Every Wednesday evening since early January, I’ve had the joy of teaching a class on C. S. Lewis’s The Screwtape Letters. A local Episcopal church invited me to do so, and I accepted the offer with relish. A group of eager learners comprises this class (approximately fifty each week), which has made it one of the highlights of this new year for me.

I’d read Screwtape a number of times over the years. Lewis himself famously commented that a really good book should never be read only once. Yet I’ve never had to dissect Screwtape in this manner before. If I’m going to explain anything to a class, I need to go beyond an outline and provide depth of understanding.

Along with a deeper understanding of a book such as this one comes the conviction of the Holy Spirit, as He shows me areas in my life that need to be solidified in righteousness.

One caution for all Christians occurs in Letter 25, which I will be teaching about in a couple of weeks. It deals with the concepts of “Christianity And . . .” and “The Same Old Thing.”

Screwtape—the senior devil—instructs junior tempter Wormwood to lead his “patient” away from mere Christianity (where he will flourish) into something else:

What we want, if men become Christians at all, is to keep them in the state of mind I call “Christianity And.” You know—Christianity and the Crisis, Christianity and the New Psychology, Christianity and the New Order, Christianity and Faith Healing, Christianity and Psychical Research, Christianity and Vegetarianism, Christianity and Spelling Reform.

If they must be Christians let them at least be Christians with a difference. Substitute for the faith itself some Fashion with a Christian coloring. Work on their horror of the Same Old Thing.

How often do we take our natural interest in something else, link it with our Christian faith, and then allow that other thing to become more important than the faith itself?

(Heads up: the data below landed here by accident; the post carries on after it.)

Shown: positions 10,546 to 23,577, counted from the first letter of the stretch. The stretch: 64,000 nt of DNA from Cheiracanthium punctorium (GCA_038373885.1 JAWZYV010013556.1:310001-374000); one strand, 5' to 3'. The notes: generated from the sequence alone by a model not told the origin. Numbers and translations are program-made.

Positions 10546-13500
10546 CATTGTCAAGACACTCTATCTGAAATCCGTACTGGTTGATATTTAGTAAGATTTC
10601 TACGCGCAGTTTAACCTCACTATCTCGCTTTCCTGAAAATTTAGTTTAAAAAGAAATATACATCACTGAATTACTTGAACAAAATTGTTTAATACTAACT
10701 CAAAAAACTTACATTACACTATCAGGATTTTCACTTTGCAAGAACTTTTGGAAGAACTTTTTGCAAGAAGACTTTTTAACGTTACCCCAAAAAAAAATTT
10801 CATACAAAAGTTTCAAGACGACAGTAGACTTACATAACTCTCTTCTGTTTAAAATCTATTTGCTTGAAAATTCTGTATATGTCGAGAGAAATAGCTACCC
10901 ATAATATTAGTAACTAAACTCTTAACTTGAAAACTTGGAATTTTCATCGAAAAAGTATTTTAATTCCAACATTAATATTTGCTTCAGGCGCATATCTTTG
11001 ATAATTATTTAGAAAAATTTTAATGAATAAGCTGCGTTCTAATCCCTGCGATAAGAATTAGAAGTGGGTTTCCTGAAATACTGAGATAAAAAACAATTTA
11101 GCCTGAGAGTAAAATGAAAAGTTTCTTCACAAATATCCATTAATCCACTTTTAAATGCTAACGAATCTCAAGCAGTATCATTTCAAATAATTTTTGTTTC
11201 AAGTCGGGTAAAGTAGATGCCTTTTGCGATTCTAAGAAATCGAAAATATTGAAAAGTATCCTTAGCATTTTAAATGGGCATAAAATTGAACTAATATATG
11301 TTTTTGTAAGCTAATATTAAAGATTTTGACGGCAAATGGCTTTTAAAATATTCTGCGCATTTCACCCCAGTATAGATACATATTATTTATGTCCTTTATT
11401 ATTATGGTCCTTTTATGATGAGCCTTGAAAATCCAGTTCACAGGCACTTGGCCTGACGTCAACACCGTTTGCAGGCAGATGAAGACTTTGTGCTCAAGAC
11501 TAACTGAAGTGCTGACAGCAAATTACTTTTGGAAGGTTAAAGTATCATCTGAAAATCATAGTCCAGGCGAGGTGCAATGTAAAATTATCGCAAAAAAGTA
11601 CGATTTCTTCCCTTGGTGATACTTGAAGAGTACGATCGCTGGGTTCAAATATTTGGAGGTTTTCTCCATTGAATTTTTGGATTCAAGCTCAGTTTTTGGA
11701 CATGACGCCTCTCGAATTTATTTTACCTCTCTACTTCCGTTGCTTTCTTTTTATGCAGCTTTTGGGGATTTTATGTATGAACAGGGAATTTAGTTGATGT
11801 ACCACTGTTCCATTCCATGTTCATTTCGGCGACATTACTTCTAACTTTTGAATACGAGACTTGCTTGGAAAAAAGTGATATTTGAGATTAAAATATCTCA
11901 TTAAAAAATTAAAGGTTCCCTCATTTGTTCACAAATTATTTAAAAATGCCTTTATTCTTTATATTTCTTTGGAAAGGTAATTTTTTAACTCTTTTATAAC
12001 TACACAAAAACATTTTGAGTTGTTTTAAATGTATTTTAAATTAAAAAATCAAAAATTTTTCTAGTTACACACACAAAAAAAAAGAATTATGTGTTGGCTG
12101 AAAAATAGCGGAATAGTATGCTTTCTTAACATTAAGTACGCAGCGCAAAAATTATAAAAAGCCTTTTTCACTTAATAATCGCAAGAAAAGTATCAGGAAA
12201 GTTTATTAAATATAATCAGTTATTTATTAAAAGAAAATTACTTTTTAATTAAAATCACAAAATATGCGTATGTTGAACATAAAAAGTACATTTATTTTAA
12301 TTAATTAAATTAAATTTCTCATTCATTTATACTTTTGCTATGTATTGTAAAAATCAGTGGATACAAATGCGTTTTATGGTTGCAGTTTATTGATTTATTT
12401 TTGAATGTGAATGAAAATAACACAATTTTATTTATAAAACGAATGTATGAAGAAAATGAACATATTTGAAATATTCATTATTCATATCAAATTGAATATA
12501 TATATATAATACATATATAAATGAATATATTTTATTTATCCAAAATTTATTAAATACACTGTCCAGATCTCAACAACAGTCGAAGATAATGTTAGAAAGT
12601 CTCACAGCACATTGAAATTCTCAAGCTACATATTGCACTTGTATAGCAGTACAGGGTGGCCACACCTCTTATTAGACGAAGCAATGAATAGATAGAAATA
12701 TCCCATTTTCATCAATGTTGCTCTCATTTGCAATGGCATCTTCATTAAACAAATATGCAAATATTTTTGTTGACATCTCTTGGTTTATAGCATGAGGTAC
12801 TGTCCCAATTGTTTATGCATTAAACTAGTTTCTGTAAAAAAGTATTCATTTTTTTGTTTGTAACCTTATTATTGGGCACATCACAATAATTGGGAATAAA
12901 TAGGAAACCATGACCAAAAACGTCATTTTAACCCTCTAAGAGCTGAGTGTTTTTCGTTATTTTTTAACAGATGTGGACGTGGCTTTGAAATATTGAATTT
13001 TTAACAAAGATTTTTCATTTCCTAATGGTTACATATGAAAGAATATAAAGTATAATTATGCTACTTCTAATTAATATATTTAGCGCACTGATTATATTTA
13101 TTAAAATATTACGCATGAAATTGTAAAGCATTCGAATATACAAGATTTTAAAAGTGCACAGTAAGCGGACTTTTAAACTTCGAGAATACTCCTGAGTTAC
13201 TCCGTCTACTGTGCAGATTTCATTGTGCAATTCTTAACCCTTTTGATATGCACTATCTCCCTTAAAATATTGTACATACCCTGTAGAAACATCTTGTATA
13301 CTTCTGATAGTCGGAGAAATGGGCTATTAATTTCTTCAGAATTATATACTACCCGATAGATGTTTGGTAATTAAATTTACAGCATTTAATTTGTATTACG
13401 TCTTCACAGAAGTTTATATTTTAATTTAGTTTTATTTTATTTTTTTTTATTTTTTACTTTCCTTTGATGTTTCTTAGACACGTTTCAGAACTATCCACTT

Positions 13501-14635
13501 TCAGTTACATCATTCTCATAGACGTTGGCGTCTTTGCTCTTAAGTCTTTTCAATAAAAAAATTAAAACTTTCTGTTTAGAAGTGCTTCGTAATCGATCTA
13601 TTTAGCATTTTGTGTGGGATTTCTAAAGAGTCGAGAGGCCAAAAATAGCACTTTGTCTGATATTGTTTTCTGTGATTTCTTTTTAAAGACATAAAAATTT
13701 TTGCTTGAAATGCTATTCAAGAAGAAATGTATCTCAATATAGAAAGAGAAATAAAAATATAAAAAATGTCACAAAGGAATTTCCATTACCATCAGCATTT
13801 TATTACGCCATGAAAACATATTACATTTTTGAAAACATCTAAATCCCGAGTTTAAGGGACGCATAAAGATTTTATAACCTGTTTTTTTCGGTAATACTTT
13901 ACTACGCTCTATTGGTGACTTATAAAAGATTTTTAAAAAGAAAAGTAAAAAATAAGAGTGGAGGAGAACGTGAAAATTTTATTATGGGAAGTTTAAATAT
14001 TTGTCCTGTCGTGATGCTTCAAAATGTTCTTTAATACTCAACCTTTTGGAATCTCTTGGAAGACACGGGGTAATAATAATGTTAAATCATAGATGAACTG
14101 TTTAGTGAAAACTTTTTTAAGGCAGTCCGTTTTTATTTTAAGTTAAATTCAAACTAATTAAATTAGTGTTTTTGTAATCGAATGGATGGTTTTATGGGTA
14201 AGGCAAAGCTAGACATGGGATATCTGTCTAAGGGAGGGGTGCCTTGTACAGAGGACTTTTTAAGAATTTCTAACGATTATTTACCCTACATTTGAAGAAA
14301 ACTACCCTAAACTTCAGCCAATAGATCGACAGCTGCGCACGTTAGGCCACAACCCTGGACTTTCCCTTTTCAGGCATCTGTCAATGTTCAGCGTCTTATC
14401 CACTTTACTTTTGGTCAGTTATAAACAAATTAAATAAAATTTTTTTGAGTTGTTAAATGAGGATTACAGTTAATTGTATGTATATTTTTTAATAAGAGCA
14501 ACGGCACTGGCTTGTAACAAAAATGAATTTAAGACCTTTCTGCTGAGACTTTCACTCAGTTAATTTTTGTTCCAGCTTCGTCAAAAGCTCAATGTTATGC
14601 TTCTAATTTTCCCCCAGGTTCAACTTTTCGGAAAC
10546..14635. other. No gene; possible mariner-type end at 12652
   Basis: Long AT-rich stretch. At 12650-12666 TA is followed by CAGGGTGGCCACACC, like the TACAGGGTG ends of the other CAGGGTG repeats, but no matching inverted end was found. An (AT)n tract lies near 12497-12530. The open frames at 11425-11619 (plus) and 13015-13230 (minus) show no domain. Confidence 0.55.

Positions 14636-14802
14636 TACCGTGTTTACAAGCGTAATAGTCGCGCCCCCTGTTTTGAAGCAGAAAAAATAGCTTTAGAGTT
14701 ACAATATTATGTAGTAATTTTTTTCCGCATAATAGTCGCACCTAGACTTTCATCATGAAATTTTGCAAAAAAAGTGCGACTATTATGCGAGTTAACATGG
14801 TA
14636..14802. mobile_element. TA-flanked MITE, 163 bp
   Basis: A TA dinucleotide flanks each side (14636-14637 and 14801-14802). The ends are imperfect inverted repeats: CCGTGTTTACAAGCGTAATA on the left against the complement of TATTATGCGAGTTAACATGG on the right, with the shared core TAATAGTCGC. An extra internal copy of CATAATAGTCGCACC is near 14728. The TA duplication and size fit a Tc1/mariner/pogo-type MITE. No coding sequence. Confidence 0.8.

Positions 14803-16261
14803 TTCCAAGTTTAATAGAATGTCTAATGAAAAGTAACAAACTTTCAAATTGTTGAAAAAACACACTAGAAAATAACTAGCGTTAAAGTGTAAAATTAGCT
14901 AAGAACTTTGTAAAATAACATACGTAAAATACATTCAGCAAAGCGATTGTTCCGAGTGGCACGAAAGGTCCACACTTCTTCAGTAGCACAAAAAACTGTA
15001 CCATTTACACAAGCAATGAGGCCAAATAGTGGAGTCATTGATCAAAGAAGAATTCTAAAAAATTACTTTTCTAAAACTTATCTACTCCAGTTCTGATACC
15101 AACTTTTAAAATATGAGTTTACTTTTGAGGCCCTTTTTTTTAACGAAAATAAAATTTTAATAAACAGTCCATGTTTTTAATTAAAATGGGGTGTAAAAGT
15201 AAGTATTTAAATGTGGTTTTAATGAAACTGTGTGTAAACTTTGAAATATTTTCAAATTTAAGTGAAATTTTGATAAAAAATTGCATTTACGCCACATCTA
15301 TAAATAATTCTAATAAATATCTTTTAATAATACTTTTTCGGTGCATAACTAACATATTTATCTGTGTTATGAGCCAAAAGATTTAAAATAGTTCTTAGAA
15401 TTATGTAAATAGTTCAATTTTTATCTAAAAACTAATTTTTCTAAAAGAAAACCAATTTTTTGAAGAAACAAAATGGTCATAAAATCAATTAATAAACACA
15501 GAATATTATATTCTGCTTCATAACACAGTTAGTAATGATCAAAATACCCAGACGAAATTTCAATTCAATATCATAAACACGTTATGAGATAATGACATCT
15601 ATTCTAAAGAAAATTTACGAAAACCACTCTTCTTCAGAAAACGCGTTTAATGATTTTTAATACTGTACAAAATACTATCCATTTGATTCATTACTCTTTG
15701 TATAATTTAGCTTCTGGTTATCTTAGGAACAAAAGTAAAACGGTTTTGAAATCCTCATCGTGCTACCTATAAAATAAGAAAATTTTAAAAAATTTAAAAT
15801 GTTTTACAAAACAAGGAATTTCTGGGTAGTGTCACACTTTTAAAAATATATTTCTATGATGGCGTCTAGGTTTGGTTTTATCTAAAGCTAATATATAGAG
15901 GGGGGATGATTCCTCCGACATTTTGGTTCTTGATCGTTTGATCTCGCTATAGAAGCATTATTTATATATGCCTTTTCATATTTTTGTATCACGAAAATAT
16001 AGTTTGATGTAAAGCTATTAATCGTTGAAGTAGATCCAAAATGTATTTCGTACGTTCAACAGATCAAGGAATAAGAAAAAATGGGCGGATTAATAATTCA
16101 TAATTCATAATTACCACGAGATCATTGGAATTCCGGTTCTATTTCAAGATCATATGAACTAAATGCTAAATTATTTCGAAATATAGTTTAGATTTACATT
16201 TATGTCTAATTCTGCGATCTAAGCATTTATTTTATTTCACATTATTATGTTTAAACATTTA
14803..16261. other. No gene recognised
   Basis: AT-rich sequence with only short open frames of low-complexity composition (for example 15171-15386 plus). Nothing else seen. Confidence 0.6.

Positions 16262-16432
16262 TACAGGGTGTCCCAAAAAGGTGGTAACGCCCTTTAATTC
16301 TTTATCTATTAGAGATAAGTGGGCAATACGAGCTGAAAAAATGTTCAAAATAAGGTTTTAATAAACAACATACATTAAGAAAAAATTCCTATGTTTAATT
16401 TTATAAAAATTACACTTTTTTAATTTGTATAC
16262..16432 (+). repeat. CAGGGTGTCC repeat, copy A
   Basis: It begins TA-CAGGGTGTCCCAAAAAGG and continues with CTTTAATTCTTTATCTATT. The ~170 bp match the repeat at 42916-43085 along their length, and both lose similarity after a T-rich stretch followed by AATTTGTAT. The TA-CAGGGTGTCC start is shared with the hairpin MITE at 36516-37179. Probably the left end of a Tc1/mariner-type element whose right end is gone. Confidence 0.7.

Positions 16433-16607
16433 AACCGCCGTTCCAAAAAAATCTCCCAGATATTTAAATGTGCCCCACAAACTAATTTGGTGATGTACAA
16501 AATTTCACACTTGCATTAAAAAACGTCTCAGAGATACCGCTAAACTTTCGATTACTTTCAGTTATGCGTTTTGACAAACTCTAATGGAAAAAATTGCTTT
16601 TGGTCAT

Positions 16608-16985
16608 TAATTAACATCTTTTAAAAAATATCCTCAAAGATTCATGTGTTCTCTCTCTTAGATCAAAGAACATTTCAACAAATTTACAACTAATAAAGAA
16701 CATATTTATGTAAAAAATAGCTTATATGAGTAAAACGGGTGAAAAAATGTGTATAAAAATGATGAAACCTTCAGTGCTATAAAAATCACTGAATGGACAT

In American history, one example I can use is the very worthy cause, prior to the Civil War, of abolishing slavery. The cause was good. Many prosecuted it in the name of Christian faith, as they should have. Yet I am aware of some abolitionists for which the cause of abolition became primary and the faith merely a vehicle for attaining it.

Anytime we subordinate the faith to the cause it inspired, we miss the mark.

Lewis, through Screwtape, is asserting that we are drawn to this error through our desire to spice up, shall we say, the basic Christian faith, as if it is not enough inherently. Hell loves this attitude, as Screwtape explains:

The horror of the Same Old Thing is one of the most valuable passions we have produced in the human heart—an endless source of heresies in religion, folly in counsel, infidelity in marriage, and inconstancy in friendship.

Man’s quest for novelty, which is not a bad thing, can become a very bad thing indeed when novelty takes on an exalted status: it must be “new” and “fresh” or it will be boring. And boredom must be a sin, right?

Change is not synonymous with progress. It depends what that change actually is.

Screwtape again:

Once they [the humans] knew that some changes were for the better, and others for the worse, and others again indifferent. We have largely removed this knowledge. For the descriptive adjective “unchanged” we have substituted the emotional adjective “stagnant.”

There are some things that never should change—eternal right and wrong, for instance—and Someone who never will. Change is not always good. Yet if those who seek change that isn’t for the better can win the semantic war—“let’s call it stagnant instead”—the perceptions of an entire society can be altered.

I’ll leave it for you to make application to the culture in which we live today.